By Elizabeth Buckle
Electronic health records (EHRs) held much promise when first introduced, making it easier for providers to access patient data and serve as the foundation for improved healthcare delivery and outcomes. But now, nearly a decade since the Health Information Technology for Economic and Clinical Health (HITECH) Act incentivized their adoption, many believe EHRs have yet to reach their full potential.
Why hasn’t more progress been made? Some may attribute this to a fragmented industry, flush with competing technologies and conflicting approaches. This has prevented optimal implementation of EHRs, leaving providers and patients frustrated by the limitations they still face.
Special-Pricing Available on Medical Displays, Patient Monitors, Recorders, Printers, Media, Ultrasound Machines, and Cameras.This includes Top Brands such as SONY, BARCO, NDS, NEC, LG, EDAN, EIZO, ELO, FSN, PANASONIC, MITSUBISHI, OLYMPUS, & WIDE.
At the heart of this frustration is interoperability. In fact, a recent survey by Deloitte found interoperability is a top concern among primary care and specialty physicians, and 62 percent said they’d like their current EHR system to be more interoperable.
Many challenges remain
To alleviate these concerns, the industry has to first overcome a variety of barriers:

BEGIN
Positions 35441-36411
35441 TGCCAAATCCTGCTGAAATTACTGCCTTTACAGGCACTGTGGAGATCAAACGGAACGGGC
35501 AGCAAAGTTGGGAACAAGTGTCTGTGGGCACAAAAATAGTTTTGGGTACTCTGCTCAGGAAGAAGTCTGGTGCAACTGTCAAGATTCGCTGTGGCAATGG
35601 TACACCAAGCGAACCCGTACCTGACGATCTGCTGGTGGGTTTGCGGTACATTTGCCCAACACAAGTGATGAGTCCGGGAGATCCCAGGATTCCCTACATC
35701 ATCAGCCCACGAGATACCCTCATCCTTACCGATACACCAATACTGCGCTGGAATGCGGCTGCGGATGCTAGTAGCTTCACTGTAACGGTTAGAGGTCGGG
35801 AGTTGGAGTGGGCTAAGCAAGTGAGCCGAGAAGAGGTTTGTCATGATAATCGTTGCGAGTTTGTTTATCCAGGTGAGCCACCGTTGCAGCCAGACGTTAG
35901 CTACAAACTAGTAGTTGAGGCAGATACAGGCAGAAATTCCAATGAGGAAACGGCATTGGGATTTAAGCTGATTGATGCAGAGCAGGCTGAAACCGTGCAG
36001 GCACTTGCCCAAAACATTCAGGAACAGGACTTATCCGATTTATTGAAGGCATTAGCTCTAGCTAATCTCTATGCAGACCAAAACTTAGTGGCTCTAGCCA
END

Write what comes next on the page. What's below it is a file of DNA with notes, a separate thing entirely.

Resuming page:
– Organizations tend to interpret interoperability standards differently, or do not adhere to standards-based data exchange at all. This can slow down the process of connecting systems for data sharing because there will be a required period of interpretation and mapping that is required to get both systems in sync with each other.
– There are many different stakeholders who all need access to data, including the patient, ambulatory and acute care providers, home health and long-term care facilities, payers, Centers for Medicare and Medicaid Services (CMS), and potentially, other organizations or individuals. Navigating the landscape of different stakeholders and their varying needs can slow down the process of implementing a truly interoperable EHR.
• Patient Identifiers
– The lack of a unique patient identifier makes it difficult to track one individual in multiple care settings. Typically, a combination of demographic criteria is used to match patients, but that often falls short. Data entry errors and lack of entered data are both common issues that cause patient matching to be a challenge and a burden.
Work is being done by multiple organizations to address these challenges. For example, the non-profit CommonWell Health Alliance is bringing together health IT companies to solve interoperability challenges and break down the legacy silos. Its goal is to foster universal access to healthcare data. Currently 17 of the top 20 EHRs are, or are in the process of getting connected to CommonWell or Carequality, which are developing platform-neutral, vendor-neutral frameworks for connecting health data networks under a common set of nationwide legal, technical and policy rules to support the trusted exchange of data. Carequality has also worked on technical and policy agreements that will enable data to ﬂow between and among networks, platforms and geographies, much like the telecommunications industry did for linking cell phone networks.